Feds flatly re­ject rec­om­men­da­tion to raise re­tire­ment el­i­gi­bil­ity age

Cape Breton Post - - CANADA/BUSINESS -

A day af­ter the fed­eral Lib­er­als’ eco­nomic ad­vi­sory coun­cil rec­om­mended rais­ing the age of re­tire­ment el­i­gi­bil­ity, the gov­ern­ment is turn­ing the idea down flat.

The coun­cil ad­vised the gov­ern­ment on Mon­day to raise the age at which work­ers can col­lect old age se­cu­rity and Canada Pen­sion Plan ben­e­fits in or­der to keep peo­ple in the work force longer.

But So­cial Devel­op­ment Min­is­ter Jean-Yves Du­c­los says the gov­ern­ment will stick to its elec­tion prom­ise to set the age at 65 — a re­ver­sal of the pre­vi­ous Con­ser­va­tive gov­ern­ment’s plan to raise the age to 67.

Du­c­los says mov­ing back to age 67 would throw vul­ner­a­ble se­niors into poverty.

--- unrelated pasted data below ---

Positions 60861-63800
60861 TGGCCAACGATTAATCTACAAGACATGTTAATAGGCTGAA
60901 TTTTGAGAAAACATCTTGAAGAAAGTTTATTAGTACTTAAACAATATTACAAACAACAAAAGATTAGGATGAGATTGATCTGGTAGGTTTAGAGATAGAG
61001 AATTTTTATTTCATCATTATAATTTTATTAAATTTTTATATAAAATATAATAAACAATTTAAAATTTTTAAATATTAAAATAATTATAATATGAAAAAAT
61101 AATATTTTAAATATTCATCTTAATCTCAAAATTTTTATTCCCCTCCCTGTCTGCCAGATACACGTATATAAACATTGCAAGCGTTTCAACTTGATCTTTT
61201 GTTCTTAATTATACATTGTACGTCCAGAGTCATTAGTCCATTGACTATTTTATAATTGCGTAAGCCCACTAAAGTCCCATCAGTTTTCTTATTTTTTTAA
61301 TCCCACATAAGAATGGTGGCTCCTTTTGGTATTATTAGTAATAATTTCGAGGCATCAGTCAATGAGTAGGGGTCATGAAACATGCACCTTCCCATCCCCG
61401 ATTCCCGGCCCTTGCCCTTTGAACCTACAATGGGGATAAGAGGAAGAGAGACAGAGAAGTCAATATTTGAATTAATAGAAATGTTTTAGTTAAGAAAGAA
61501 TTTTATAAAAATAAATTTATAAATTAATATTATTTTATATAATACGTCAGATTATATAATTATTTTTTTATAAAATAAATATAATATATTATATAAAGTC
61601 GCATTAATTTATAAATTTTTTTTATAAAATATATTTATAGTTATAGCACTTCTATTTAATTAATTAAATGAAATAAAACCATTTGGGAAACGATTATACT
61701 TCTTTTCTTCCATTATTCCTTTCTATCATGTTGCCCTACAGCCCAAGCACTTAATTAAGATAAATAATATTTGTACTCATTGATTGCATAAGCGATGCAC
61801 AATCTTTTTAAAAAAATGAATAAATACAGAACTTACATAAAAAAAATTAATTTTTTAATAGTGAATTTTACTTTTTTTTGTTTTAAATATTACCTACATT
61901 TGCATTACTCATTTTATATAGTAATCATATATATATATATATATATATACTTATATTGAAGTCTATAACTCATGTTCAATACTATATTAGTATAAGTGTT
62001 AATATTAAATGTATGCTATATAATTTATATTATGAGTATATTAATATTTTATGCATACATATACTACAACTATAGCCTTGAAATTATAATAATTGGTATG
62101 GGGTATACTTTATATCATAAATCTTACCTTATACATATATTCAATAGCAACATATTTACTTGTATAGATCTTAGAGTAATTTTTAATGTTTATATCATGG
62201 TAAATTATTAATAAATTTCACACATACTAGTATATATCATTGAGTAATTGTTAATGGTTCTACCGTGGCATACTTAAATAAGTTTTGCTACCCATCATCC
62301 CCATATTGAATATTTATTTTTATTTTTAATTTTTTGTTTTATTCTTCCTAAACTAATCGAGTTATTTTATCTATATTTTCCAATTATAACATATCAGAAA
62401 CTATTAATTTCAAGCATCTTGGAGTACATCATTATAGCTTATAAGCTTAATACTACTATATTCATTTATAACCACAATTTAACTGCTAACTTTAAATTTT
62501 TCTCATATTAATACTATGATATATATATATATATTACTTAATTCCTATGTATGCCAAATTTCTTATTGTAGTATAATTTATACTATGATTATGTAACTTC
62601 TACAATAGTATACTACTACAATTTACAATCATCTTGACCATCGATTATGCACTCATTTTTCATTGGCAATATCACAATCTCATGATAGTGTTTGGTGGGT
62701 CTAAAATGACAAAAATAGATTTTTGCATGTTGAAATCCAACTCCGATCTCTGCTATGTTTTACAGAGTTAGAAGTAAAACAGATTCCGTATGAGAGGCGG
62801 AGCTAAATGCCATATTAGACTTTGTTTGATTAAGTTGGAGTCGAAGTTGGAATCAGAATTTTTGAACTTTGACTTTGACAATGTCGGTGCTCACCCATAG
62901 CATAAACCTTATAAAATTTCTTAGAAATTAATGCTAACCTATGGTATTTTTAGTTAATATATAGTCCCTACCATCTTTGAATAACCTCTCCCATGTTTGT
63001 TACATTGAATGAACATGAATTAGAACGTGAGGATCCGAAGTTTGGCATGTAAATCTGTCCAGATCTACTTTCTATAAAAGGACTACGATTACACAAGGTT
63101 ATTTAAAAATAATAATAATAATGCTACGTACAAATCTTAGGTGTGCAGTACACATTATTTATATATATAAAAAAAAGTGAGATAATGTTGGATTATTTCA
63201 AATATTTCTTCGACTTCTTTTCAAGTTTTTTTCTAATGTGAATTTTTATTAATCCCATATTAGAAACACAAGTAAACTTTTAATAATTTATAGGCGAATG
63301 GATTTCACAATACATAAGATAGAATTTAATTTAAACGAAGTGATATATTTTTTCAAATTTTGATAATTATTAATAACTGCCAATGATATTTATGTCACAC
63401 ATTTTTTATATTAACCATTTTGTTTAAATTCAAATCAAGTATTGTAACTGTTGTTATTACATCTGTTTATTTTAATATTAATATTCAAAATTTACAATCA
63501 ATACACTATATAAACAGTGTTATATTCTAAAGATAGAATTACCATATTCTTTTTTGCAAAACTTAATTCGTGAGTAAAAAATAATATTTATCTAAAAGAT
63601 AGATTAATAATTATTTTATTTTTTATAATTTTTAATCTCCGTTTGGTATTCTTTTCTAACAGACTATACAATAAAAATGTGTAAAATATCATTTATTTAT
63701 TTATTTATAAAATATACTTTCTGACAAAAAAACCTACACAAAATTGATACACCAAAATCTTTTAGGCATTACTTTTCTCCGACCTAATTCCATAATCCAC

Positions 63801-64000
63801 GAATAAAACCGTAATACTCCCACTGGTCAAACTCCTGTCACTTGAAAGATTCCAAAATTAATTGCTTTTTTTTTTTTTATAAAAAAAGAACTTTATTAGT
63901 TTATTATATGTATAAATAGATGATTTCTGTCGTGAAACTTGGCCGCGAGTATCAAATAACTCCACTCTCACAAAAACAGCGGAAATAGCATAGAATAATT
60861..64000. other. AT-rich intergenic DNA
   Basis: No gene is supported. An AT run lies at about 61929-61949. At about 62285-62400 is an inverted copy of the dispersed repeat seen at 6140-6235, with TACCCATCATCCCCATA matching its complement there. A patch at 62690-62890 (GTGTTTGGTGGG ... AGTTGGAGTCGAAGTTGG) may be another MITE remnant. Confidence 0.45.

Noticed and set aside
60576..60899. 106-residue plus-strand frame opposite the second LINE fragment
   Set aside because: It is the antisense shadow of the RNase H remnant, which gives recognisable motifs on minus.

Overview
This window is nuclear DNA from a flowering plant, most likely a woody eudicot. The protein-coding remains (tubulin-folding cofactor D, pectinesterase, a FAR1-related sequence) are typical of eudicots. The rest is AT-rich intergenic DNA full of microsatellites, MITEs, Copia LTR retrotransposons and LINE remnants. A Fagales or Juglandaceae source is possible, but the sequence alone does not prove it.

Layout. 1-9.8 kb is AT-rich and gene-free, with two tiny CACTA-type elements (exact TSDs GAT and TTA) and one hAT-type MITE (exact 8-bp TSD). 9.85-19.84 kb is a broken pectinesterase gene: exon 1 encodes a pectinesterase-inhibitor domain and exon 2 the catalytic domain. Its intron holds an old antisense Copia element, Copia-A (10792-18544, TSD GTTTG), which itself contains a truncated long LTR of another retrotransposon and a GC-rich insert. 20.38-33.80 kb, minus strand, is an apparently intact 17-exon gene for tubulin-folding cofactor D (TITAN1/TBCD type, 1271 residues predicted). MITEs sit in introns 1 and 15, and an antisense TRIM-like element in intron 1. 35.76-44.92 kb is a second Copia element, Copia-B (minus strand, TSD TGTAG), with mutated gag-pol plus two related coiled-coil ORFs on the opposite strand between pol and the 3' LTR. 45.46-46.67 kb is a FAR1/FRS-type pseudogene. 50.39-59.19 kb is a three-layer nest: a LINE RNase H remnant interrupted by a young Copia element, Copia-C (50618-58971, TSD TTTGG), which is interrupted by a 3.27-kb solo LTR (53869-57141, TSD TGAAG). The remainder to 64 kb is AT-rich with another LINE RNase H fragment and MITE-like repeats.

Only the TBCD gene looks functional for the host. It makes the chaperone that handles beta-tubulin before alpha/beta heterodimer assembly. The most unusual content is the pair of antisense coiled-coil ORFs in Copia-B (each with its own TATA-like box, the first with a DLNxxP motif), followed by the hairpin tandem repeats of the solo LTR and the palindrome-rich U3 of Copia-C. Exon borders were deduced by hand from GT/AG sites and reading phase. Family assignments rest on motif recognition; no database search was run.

But he also says the gov­ern­ment is look­ing at other in­cen­tives to keep work­ers in the work force longer, if they’re able and will­ing. The growth coun­cil ar­gued that rais­ing the el­i­gi­bil­ity age would boost labour par­tic­i­pa­tion and add $56 bil­lion to the coun­try’s gross do­mes­tic prod­uct.

“We are not go­ing to change that be­cause we be­lieve it’s im­por­tant to pro­tect our vul­ner­a­ble se­niors, those who find it im­pos­si­ble, for all sorts of rea­sons, to con­tinue their labour force par­tic­i­pa­tion,’’ Du­c­los said af­ter a cab­i­net meet­ing Tues­day morn­ing.

“And se­cond, we’re go­ing to look very hard into ways to im­prove the in­cen­tives that other work­ers who are able and will­ing to con­tinue their labour force par­tic­i­pa­tion can re­ceive and ben­e­fit from in or­der to con­tinue grow­ing our econ­omy.’’

Rec­om­men­da­tions from the growth coun­cil have had a lot of sway with pol­icy mak­ers in the past, and are ex­pected to heav­ily in­flu­ence the up­com­ing bud­get.

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